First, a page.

The cabin pressure reaches ground level before the plane actually lands, so the trace stays flat for the next 12 minutes. In fact, this section of the trace is effectively below ground level while the plane approaches landing. The plane's environmental control system has deliberately overshot and pressurised the cabin to higher than ambient pressure at the destination. At the orange cursor marking the end of the flight you can see a slight increase in altitude. This is when the flight is over and the controller opens the pressurisation valve to equalise with the external air pressure.

    It seems this extra pressurisation is done before takeoff and landing to help the system maintain a steady pressure. There's a detailed explanation of the reasons for this here: http://aviation.stackexchange.com/questions/16796/why-is-cabin-pressure-increased-above-ambient-pressure-on-the-ground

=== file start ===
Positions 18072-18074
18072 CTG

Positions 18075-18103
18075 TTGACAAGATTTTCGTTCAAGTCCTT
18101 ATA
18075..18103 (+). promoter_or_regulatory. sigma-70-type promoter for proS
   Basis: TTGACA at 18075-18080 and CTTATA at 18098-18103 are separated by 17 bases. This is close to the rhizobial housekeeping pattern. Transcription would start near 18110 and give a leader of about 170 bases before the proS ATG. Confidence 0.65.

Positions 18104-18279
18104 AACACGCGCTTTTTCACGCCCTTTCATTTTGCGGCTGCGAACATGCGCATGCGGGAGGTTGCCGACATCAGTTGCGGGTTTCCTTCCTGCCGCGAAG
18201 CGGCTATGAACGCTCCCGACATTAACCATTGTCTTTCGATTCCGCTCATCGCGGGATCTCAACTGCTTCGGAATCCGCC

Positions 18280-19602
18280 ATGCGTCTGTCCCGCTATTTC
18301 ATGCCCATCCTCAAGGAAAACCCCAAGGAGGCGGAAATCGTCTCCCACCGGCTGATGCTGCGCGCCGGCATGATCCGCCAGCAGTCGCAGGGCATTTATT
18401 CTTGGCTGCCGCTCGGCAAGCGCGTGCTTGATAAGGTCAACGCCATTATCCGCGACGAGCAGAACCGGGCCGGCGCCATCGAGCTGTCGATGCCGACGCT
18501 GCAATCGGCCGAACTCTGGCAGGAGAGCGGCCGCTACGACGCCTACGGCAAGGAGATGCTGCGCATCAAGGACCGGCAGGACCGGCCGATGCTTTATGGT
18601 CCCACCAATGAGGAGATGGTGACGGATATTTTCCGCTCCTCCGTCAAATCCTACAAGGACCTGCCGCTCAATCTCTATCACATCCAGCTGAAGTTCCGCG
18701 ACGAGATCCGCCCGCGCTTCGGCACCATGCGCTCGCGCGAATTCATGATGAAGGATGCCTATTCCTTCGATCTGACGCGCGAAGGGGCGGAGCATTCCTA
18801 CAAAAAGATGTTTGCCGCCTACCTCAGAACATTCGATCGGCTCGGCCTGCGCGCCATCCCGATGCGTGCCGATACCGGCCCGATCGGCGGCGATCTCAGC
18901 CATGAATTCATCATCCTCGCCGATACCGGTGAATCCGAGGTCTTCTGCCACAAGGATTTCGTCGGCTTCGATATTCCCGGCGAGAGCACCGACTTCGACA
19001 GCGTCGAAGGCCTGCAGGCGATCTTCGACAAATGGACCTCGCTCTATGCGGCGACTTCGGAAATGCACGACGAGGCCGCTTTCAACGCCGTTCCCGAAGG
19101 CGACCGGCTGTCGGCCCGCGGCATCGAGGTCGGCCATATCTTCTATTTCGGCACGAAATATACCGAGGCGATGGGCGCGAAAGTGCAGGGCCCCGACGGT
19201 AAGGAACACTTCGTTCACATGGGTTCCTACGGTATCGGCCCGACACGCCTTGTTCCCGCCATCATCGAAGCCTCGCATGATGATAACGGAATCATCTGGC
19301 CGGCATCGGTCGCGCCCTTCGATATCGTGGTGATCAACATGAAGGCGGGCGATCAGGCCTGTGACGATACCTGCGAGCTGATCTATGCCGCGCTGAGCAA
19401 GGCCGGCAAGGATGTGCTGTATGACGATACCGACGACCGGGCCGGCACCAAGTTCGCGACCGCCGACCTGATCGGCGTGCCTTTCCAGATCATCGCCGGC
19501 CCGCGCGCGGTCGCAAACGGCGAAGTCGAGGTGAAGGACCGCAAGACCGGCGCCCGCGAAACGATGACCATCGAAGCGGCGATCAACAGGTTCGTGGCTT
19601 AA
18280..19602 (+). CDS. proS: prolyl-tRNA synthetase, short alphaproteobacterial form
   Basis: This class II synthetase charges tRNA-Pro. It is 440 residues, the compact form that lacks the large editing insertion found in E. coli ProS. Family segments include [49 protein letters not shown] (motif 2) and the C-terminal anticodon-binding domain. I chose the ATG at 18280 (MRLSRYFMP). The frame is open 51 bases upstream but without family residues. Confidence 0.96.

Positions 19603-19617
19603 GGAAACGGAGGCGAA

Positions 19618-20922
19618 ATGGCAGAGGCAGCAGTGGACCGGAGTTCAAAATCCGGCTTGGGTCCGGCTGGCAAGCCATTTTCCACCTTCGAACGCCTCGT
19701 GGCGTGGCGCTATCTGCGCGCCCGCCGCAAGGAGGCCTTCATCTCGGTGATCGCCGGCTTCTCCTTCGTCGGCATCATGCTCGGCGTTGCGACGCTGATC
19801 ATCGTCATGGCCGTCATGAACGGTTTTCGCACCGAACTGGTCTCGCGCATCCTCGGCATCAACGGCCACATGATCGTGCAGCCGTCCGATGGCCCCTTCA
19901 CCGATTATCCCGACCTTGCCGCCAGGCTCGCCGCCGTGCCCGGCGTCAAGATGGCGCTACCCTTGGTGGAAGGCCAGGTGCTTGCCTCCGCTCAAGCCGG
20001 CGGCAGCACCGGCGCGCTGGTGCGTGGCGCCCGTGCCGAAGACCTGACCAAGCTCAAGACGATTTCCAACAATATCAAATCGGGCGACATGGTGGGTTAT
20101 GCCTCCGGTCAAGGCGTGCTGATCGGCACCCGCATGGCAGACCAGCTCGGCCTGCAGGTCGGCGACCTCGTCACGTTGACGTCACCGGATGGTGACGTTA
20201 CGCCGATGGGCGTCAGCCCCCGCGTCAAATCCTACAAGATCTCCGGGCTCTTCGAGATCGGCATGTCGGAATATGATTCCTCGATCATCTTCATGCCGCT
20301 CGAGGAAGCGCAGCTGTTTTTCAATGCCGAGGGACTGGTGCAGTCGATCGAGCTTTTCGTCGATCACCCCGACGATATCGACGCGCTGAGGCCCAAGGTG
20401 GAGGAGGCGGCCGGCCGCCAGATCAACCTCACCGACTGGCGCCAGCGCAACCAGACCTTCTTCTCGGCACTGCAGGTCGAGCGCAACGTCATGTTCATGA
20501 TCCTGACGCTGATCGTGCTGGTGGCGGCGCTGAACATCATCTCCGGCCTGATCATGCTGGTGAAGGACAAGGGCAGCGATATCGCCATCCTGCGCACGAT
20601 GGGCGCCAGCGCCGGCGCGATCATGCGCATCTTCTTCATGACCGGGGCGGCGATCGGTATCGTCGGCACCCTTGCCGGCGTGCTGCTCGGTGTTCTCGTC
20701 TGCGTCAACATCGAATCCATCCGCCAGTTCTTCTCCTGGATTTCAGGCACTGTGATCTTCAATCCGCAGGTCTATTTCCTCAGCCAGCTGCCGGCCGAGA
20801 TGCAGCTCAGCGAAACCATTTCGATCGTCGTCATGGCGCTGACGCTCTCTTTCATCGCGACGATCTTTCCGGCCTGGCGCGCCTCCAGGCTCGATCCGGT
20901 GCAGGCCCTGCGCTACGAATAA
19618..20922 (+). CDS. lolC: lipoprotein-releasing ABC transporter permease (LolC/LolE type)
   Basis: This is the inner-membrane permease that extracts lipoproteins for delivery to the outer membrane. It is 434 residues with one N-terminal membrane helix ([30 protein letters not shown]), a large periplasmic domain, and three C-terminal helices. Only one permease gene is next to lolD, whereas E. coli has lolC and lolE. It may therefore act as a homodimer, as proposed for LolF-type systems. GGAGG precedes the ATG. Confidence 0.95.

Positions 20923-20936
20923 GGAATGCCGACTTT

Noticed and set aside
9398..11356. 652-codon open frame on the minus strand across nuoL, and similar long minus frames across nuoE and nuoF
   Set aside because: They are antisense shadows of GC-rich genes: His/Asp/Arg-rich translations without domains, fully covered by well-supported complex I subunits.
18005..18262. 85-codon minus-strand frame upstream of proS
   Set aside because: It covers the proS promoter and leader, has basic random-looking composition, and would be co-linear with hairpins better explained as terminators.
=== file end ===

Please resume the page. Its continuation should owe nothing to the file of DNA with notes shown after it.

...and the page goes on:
Now on to the second flight, which was from Heathrow to Dallas Fort Worth. First the ADS-B trace:
     

     
    And the altitude logger's version of events:
     

     
    Again, the cursors mark the start and end of the flight and line up with the reported duration. The "steps" along the top of the trace match up with changes in cruise altitude from 32000?>34000?>36000ft. Maximum effective cabin altitude is about 5500ft, lower than the first flight even when the lower cruise altitude is taken into account. I think that's down to the use of a newer 777 on the international flight compared to the A319 on the domestic route. Modern planes are increasingly designed to offer lower effective cabin altitudes for passenger comfort.